It’s that time of year when people like to chill, just as the temperatures tend to climb.

So what’s a church to do?

A sampling of parishes around the Diocese finds that for some, beating the heat means moving outside. This past weekend, St. Brendan’s, Franklin Park, moved its 8 a.m. Sunday service to its outdoor chapel, and St. Paul’s in Mt. Lebanon began celebrating its 6 p.m. Saturday Eucharist in its garden.

In Shadyside, Calvary’s 9 a.m. Garden Eucharist begins this Sunday and continues through Labor Day weekend. Church of the Redeemer , Squirrel Hill, moves outdoors at 10 a.m. on the first Sunday of July, August and September, and every 1st and 3rd Tuesday at 6:30 p.m. In Indiana, Christ Church waits until the last Sunday of August to go outside, when it heads to the lake to mark the end of summer.

Inside, Redeemer is one of those congregations that tries to stay cool using fans, “lots of fans,” according the Rev. Cynthia Bronson Sweigert.

The congregation at Calvary in Shadyside opens the doors of their massive Late Gothic Revival church, and prays for a breeze. “Our worship space is not air-conditioned,” says the Rector, the Rev. Dr. Harold Lewis. “The problem is when it is very hot, the stone absorbs the heat, and staying cool is very difficult.” Calvary’s parish hall and offices are air-conditioned, however.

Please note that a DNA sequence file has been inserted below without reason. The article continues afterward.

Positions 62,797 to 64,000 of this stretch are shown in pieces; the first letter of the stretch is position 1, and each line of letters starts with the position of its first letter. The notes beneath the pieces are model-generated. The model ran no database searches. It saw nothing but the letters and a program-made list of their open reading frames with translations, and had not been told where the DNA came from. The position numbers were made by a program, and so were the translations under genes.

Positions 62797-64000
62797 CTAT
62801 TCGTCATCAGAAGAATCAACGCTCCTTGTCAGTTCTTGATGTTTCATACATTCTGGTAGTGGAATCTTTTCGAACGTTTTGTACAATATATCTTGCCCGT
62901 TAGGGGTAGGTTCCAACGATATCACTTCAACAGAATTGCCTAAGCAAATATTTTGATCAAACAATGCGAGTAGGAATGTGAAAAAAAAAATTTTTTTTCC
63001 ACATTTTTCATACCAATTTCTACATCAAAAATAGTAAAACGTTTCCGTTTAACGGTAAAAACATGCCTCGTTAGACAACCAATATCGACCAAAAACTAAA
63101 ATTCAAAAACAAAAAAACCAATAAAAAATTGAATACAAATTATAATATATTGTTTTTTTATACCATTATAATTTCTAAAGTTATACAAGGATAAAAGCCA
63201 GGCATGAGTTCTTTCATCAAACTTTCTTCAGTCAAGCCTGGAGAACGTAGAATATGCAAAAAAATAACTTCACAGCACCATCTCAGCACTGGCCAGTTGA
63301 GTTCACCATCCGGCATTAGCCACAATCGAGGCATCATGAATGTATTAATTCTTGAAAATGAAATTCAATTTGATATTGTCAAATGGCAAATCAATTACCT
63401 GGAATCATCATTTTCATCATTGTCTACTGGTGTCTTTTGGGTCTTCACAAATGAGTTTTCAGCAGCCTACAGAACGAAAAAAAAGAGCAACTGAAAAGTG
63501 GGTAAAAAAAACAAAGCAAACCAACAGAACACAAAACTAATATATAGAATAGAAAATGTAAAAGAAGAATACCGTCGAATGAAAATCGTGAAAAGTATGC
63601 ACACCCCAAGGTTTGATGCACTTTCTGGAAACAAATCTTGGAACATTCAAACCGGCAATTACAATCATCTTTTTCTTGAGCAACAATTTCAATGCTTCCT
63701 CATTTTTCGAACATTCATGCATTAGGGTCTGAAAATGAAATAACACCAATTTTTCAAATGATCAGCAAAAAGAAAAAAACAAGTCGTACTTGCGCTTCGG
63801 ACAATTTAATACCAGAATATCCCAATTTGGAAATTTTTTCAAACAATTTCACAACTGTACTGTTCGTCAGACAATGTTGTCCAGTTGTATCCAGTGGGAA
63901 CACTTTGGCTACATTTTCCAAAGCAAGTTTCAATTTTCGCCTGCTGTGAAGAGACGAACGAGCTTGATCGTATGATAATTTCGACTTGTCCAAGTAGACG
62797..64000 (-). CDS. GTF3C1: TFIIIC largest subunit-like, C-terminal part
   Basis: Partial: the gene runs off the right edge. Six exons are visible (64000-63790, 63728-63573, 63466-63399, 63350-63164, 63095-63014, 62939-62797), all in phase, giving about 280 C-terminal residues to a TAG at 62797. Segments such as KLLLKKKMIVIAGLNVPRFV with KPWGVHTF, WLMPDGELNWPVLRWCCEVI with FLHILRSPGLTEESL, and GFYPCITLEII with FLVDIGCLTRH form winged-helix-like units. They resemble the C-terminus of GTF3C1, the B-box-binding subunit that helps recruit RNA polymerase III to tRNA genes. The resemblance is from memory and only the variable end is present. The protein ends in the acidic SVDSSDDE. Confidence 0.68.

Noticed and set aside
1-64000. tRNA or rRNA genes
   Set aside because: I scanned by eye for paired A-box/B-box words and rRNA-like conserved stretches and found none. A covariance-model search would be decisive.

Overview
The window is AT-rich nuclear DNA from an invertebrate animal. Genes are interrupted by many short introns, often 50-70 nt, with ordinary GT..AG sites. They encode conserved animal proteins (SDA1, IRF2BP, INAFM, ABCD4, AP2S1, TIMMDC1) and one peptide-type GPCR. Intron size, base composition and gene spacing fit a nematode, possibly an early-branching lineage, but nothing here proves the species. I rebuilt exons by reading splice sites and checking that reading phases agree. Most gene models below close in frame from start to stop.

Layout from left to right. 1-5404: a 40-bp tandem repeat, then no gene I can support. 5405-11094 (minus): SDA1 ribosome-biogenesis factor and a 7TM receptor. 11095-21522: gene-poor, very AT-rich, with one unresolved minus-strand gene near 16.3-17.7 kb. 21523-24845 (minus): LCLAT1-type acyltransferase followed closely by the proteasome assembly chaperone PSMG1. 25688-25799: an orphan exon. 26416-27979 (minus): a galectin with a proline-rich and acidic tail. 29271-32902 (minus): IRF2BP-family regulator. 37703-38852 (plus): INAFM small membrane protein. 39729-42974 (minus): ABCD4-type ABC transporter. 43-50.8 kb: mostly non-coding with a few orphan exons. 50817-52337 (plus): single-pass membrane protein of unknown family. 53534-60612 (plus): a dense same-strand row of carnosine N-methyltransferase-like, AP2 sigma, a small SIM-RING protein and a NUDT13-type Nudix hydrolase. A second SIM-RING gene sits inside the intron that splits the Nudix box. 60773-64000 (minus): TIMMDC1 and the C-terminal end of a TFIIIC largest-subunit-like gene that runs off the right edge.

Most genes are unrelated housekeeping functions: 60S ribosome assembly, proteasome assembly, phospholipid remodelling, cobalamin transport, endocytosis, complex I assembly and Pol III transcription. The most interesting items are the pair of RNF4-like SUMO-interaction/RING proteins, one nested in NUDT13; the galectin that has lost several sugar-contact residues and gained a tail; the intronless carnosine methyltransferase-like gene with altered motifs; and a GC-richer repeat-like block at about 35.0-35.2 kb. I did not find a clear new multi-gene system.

St. Paul’s rolls in three massive, industrial units to air-condition its main worship space. But because of noise and proximity to the pews, two are turned off as services begin. The third – nicknamed “Snuffleupagus” because of similarities in size and appearance to the Sesame Street character – stays on in an adjacent hallway, blowing in cold air through a long, trunk-like tube.

Many parishes just rely on nature.

“In July and August we move our service times [earlier] to 8:30 a.m. and 10 a.m. to take advantage of the cooler morning air,” says the Rev. Dr. Bruce Robison of St. Andrew’s in Highland Park. Christ Church, Indiana, begins its second service a whole hour earlier at 9:30 a.m. Even up in the mountains, St. Michael’s, Ligonier, moves its second service a half-hour earlier to 10 a.m.

Summer not only brings about different service times and places, but also sounds. St. Andrew’s choir takes off July and August, replaced by “Summer Quartets” assembled by Organist and Choir Master Peter Luley. St. Brendan’s uses that period for “Favorite Hymn Months.” A variety of Eucharistic Prayers will be heard at Redeemer on Tuesday nights, as they celebrate liturgies from various parts of the Anglican Communion. They can do that, rain or shine.

The Old Farmer’s Almanac predicts we’ll be drier this summer, with temperatures only a few degrees below average. So, those garden services will likely be a go. But inside, well, better keep the fans on high.

Click here for links to parishes in the Diocese of Pittsburgh.


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